"Walk-off" had an entirely different meaning at Comerica Park Wednesday night.
It wasn't the prettiest game, with both the Tigers and Cubs walking seven batters, and Detroit also using seven pitchers. (Putting Joel Zumaya back out there after giving up a bad homer on Tuesday was a deft bit of managing by Jim Leyland, however.) Rick Porcello needed 97 pitches to get through five innings, while Rich Harden threw 109 in his 5.1 innings. Both lineups combined for 21 hits, yet scored just eight runs, leaving a total 21 runners on base. And Fernando Rodney needed 24 pitches (14 of them strikes) to close out the game.
But the Tigers got the big hits when they needed them, especially home runs from Miguel Cabrera and Gerald Laird, along with a bases-loaded single from Adam Everett that put the home team ahead for good. (That go-ahead run, by the way, should really be charged to Geovany Soto who dropped a foul pop-up by Marcus Thames. Thames walked two pitches later, and eventually scored.) We should probably also credit Aaron Heilman and Carlos Marmol for both walking in runs, as well.
The final result is what matters most in Tiger Town, of course. Winning ugly is still winning. (Though I'm not sure Leyland would've agreed, given his terse demeanor after the game.) Another hard-fought win over the Cubs. A six-game winning streak.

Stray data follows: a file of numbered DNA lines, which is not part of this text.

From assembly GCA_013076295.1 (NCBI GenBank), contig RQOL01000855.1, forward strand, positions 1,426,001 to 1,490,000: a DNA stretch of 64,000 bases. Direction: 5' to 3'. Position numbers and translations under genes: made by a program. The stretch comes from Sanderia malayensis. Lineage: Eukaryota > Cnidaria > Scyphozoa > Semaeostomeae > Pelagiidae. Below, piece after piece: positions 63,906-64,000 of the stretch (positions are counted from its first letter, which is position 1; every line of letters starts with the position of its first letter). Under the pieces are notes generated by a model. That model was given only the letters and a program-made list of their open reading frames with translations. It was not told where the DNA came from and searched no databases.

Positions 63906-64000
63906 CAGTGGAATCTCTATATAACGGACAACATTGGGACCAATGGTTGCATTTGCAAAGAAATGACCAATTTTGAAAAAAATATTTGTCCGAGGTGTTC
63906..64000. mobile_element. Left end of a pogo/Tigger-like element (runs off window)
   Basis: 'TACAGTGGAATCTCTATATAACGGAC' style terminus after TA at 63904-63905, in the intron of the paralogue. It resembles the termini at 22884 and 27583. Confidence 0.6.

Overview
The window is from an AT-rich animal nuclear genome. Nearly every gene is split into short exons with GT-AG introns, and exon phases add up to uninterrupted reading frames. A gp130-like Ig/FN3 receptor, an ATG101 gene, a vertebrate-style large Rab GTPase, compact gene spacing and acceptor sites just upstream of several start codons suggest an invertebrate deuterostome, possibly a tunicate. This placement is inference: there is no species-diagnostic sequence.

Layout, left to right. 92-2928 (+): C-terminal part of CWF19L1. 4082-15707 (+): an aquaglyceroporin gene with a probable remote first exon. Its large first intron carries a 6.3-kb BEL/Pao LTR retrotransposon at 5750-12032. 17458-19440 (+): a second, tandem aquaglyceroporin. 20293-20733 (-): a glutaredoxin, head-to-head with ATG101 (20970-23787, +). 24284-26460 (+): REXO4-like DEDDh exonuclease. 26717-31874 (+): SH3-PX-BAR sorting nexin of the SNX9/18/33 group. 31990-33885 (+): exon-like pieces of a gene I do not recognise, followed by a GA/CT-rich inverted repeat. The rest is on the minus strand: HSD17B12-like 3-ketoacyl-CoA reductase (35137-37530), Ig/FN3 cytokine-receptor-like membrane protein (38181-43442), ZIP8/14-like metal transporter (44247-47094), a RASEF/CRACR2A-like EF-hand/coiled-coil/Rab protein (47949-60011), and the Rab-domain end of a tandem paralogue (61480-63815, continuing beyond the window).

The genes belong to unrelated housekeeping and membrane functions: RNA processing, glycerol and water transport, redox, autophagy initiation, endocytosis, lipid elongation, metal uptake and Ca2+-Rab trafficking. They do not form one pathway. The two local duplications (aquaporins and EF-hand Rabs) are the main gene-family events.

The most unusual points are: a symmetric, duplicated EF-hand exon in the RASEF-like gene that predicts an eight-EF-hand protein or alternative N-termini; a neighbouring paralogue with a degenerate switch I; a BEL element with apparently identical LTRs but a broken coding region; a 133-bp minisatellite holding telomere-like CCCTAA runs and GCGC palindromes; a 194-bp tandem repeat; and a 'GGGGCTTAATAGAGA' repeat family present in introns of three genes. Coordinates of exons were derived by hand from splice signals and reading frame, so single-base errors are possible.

Eight Nine games over .500. And thanks to the Twins' loss to the Brewers (the Brew Crew continues to give!), a five-game lead in the AL Central.
Those who got hits drove in runs for the Tigers tonight. (Placido Polanco being the lone exception.) And it was the bottom of the batting order that largely got the job done, collecting six hits with a homer and two RBIs. Two of those hits belonged to the freshly shorn Magglio Ordonez. Was it a breakthrough for The Big Tilde? Well, let's not get crazy. He got two singles, but still isn't driving the ball. That's fine from the seventh spot in the lineup, however.
I don't want to kick Nate Robertson while he's down. He can't be enjoying baseball right now. Especially when he's brought in to get a lefty batter out, gives up a single to Kosuke Fukudome (which loaded the bases), and is promptly replaced by Zach Miner. It's kind of tough to watch, at this point. And if you agree with Eddie's theory that Nate is still here because he refused assignment to the minors, then the endgame becomes clearer with each poor outing.
Comment of the Night:
It will probably have already happened by the time most of you read this, but I'll be on WSGW (790-AM, Saginaw) to talk Tigers at 9:35 a.m EST. (You can listen live, but I'll also try to post a clip later tomorrow.) I'll be chatting with our old buddy, Pat Johnston, who invited me onto his old show a few times during the winter. I'm looking forward to chatting with him again.